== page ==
• Protecting Water and Farmland in Simcoe County

Court ruling ‘important step’ to stop Bradford Bypass: Schreiner

In Bradford West Gwillimbury
Apr 27th, 2023
Green Party Leader Mike Schreiner hosted a virtual press conference in February of 2022, calling on Premier Doug Ford to cancel plans for the Bradford Bypass.

From BradfordToday, April 26, 2023

Ontario Green Party Leader Mike Schreiner said today a recent federal court decision calling the denial of a federal impact assessment unreasonable is “an important step” on the path to thwarting plants to build the controversial Bradford Bypass.

Recently, a court ruled federal Environment Minister Steven Guilbeault was “unreasonable” when he denied a request from environmental groups to reconsider his decision to not undertake an environmental assessment of the Bradford Bypass.

“This court ruling is an important step along the way to stopping (Premier Doug) Ford’s assault on the places we love, our Greenbelt and Lake Simcoe,” Schreiner said in a media release.

“I call on Minister Guilbeault to commit to a full impact assessment of the environmentally destructive Bradford Bypass,” he added.

The Guelph MPP called Ford’s Bradford Bypass plan “a risky scheme that threatens our environment and quality of life.”

Schreiner said building the Bradford Bypass has never been about making life better for the people of Ontario.

“It’s part of the Ford government’s sprawl-at-all-costs agenda that will see wealthy land speculators make billions while the rest of us pay the price,” Schreiner said.

He noted fewer than 30 per cent of Lake Simcoe-area voters support construction of the highway.

“Locals understand how important protecting Lake Simcoe is to their community. The lake is already at risk, and the highway would further pollute it with salt and phosphorus runoff,” said Schreiner.

“It would increase climate pollution by 87 million kilograms per year, pave over 42 acres of the Holland Marsh, and slice right through the Greenbelt,” he warned.

The Bradford Bypass, a 16.2-kilometre link between Highways 400 and 404, has been a controversial issue.

Caroline Mulroney, the provincial minister of transportation and MPP for York-Simcoe, told BradfordToday in May 2021 that there is “widespread support” for the new highway.

“Both communities that the bypass would run through, York Region and Simcoe County, want it,” she said at the time. “There is widespread support for it among representatives and other stakeholders like the Holland Marsh Growers’ Association.”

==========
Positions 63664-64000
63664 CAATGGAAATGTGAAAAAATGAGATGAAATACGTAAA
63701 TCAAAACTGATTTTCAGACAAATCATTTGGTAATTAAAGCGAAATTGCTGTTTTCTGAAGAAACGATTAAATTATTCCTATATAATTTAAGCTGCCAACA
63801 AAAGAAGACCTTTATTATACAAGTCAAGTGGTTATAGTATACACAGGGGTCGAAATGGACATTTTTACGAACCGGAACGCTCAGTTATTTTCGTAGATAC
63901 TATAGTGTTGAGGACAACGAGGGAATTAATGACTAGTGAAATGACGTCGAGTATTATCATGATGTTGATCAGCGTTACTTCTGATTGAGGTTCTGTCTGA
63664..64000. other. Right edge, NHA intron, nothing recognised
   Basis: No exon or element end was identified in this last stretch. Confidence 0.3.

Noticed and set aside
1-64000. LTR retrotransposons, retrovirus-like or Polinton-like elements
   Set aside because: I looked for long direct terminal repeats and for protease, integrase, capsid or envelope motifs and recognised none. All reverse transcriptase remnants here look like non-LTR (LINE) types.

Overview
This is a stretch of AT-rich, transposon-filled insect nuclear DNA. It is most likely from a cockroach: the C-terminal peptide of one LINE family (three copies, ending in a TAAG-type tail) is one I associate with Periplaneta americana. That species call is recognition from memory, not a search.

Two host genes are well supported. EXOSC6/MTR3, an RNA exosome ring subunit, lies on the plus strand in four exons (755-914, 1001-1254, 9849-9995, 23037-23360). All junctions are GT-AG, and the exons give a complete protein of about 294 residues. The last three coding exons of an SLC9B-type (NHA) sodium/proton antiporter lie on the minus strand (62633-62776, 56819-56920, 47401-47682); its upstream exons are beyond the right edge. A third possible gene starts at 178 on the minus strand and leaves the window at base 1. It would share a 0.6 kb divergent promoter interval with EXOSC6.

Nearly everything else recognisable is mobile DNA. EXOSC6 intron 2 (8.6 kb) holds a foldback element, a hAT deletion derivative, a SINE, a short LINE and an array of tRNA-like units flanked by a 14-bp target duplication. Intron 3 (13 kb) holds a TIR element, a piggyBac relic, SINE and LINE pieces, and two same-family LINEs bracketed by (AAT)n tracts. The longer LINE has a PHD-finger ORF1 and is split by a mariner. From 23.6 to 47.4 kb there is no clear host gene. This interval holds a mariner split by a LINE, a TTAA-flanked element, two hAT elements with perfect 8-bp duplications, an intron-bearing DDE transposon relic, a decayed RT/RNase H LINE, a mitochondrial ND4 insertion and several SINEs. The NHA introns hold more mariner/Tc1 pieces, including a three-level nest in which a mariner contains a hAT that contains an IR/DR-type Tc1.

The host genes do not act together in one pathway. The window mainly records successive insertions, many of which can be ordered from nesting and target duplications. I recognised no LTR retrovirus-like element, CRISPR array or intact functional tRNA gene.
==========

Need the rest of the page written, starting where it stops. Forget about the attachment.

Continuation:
She said the province is “fully committed” to the Environmental Assessment (EA) process, “which was always intended to protect the environment and so, while we are streamlining the EA process, that doesn’t mean we are changing the outcome.

“I want to be clear, we aren’t relaxing any environmental protections, we are just looking for ways to update the EA process that will remain protective of the environment but ensure that we can get this vital piece of infrastructure finally built,” Mulroney added.

At the time, the local MPP also said she was “pleased” a new federal impact assessment had not been ordered.

“What it demonstrates is the federal government’s confidence in Ontario’s environmental assessment process, which is among the most stringent of its kind,” Mulroney said.

Claire Malcolmson of the Rescue Lake Simcoe Coalition, says the provincial government has done nothing to reassure the seven municipalities which requested either higher levels of scrutiny for impacts to Lake Simcoe or a federal impact assessment for the project.

“Local municipalities understand how important Lake Simcoe is to our health and regional economy,” said Malcolmson. “They also appreciate how public support for this project has dropped significantly, to just 20%.

“Concerned residents, Indigenous people  and Lake Simcoe  municipalities know that we can fix traffic woes without destroying the beauty and health of our home.  An eight-lane highway is a permanent decision that will plague our waterways, our air and our Greenbelt for generations to come.  We cannot afford to get this decision wrong,” Malcolmson said.

Read the article here

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